The results of the presence of sin are seen almost immediately, as Noah gets drunk on wine and then curses Ham for seeing him naked. A man sinning with fruit, once again.

The LORD’s involvement with his creation is the focus of the tower of Babel (ch11). This bid for independence and glory in the skies is so different to Abram’s faith in following God’s call on him in the chapter 12. Whilst the builders in Babel say “come,…let us make a name for ourselves”, God says to Abram, “I will bless you and make your name great”, and with that comes a promise of being made a great nation…

This week's recipe - Chocolate Courgette Cake

I made this for Dave Bish my supervisor and Brian our staff-worker when I first came to Exeter. I think they were mildy dismayed to be told what it contained...

Don't be put off - it DOESN'T taste of courgette. Like carrot cake, the courgettes add moisture.

Serves 6-8
115 g butter
2 eggs
125 ml vegetable oil
1 tsp vanilla extract
300 g sugar
4 tbsp cocoa
350 g flour
1 tsp bicarbonate of soda
1/2 teaspoon ground cloves
1/2 teaspoon cinnamon
125 ml soured milk (just add a teaspoon of vinegar or lemon juice to regular milk!)
200 g semisweet baking chocolate, chopped roughly
2 small courgettes, grated

Preheat the oven to 180°C/350°F and grease a large baking pan.
Cream the butter and sugar together. Once they are creamy, gradually add the eggs, vanilla and oil.
Blend or sift the dry ingredients together in a separate bowl and gradually add to the butter mixture.
Then slowly blend in the soured milk. Add the chocolate pieces and grated courgette.
Bake for 40-50 minutes or until a knife inserted into the cake comes out clean.
Enjoy hot from the oven or let cool and devour later.

Thursday, 12 November 2009

Genesis 1-5 and Chocolate biscuit cake

As part of doing Relay we get the exciting choice of an elective study component. I decided to do a read-through of the Old Testament. Partly because I feel I'm pretty sketchy when it comes to a lot of it, and partly because the idea of 'reading' the Bible more like a novel, chunks at a time, appealed to me.

(see for more details on reading the Bible).

I’m writing this as if sharing my thoughts with a student. It’s a mixture of ‘ah ha’ moments when I see echoes of the Gospel, key themes that emerge, and Jim Walford’s favourite: “shockers and blockers”.

My first point is simply that we see Adam and Eve choose self-determining knowledge, rather than life, in chapter 3 of Genesis. Chapter two tells us that the tree of life was ‘in the midst of the garden’ – surely they would have noticed it? Maybe they did, but the serpent points them towards the tree of the knowledge of good and evil instead. In any case, it’s with this tree of life in mind that God removes them from Eden. The tree that once could have been theirs to feast on, is now the reason they are removed.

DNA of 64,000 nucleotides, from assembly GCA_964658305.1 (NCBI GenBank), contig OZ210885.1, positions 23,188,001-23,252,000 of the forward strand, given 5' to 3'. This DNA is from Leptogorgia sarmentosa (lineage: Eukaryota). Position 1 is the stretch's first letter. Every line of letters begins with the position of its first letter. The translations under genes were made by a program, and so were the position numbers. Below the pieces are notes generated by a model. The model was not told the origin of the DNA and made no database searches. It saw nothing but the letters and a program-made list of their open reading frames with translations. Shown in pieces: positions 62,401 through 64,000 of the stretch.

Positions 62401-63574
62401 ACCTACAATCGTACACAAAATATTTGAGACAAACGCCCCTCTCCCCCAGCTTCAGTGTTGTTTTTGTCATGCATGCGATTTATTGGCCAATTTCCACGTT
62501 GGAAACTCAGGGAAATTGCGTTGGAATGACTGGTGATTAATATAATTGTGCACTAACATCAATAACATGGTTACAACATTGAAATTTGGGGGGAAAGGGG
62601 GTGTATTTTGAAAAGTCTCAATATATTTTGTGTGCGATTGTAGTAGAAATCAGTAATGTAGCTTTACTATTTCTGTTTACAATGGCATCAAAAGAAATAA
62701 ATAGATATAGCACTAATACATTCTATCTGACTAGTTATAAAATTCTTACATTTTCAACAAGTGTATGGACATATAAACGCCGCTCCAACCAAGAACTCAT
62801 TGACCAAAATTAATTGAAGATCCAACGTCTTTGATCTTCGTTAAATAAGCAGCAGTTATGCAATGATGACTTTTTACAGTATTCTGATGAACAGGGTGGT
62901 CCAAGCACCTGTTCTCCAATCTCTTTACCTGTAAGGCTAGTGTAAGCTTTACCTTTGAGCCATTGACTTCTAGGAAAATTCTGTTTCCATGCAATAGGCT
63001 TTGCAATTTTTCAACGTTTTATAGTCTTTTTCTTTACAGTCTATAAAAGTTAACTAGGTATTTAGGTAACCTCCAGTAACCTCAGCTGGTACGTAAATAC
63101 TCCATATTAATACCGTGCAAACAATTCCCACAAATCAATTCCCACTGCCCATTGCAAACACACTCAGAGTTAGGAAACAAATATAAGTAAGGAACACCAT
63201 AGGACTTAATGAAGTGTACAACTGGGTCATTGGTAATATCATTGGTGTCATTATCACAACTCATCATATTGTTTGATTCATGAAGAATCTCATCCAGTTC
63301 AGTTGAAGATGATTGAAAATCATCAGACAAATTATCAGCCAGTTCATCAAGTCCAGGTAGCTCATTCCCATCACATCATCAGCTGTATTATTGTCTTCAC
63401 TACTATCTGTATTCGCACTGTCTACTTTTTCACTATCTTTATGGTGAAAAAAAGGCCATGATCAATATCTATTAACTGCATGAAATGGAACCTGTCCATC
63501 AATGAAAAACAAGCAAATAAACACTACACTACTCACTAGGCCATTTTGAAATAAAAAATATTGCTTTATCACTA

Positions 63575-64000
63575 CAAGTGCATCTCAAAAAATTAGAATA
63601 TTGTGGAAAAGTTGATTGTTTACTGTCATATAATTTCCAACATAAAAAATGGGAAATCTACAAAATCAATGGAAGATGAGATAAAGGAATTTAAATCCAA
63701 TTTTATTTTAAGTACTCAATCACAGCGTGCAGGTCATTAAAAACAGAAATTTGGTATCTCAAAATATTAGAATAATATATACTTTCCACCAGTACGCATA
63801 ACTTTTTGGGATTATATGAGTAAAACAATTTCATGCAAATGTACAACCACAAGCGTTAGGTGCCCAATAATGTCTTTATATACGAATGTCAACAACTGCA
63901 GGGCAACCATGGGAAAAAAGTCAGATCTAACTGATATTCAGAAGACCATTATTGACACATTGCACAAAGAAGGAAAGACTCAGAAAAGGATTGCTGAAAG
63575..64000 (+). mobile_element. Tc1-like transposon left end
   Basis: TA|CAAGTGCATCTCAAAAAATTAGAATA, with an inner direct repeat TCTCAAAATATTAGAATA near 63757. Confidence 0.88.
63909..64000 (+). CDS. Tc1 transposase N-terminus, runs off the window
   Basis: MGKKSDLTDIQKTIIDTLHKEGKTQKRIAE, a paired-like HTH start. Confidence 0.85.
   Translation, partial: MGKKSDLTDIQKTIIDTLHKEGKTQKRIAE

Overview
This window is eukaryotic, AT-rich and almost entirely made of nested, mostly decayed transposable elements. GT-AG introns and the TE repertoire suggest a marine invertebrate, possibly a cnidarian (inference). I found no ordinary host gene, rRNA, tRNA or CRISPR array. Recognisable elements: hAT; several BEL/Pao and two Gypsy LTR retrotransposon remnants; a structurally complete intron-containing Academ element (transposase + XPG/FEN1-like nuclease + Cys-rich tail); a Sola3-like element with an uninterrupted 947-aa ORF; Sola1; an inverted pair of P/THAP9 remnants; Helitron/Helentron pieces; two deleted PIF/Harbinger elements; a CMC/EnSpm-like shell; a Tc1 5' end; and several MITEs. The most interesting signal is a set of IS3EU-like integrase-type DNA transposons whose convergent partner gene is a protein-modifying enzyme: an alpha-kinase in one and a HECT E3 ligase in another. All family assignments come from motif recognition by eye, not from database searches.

Along come Cain and Abel, and with them murder in the family. It’s only as Adam and Eve produce another son, Seth, that people begin to ‘call upon the name of the LORD’. So as the line of the seed begins again, people are turning back to God.

The only two in the next section who ‘walk with God’ are Enoch and Noah. The first is taken by God at the relatively young age of 365. Lamech, Noah’s father, predicts that he’ll bring “relief...from the painful toil of our hands”. Sounds remarkable like the opposite of the curse in chapter 3, where Adam is cursed to toil painfully. So already when Noah is born, we have a preview that his birth means something special.

This week’s recipe - chocolate biscuit cake

With the added addition of fresh ginger this recipe hits the spot, yum. For any budding bakers out there who are afraid of making ‘real’ cakes, this is one that is very easy but sure to impress.

Chocolate Biscuit Cake

150g plain chocolate chopped
150g butter
2tbsp golden syrup
225g semisweet biscuits – e.g. digestives, crushed
thumb sized piece of fresh ginger, peeled and diced very small (like garlic)

1. melt the chocolate with butter and golden syrup in a large bowl over a saucepan of water. Add the ginger and stir well.
2. When all is melted, removed from the heat and stir in crushed biscuits. Add any dried fruit (cherries, raisins, apricots) now if you so desire.
3. Spread into 23cm tin, lined with paper, flattening with the back of a wooden spoon.
4. Refrigerate for a couple of hours till set or freezer for 45 minutes. Cuts into 16 pieces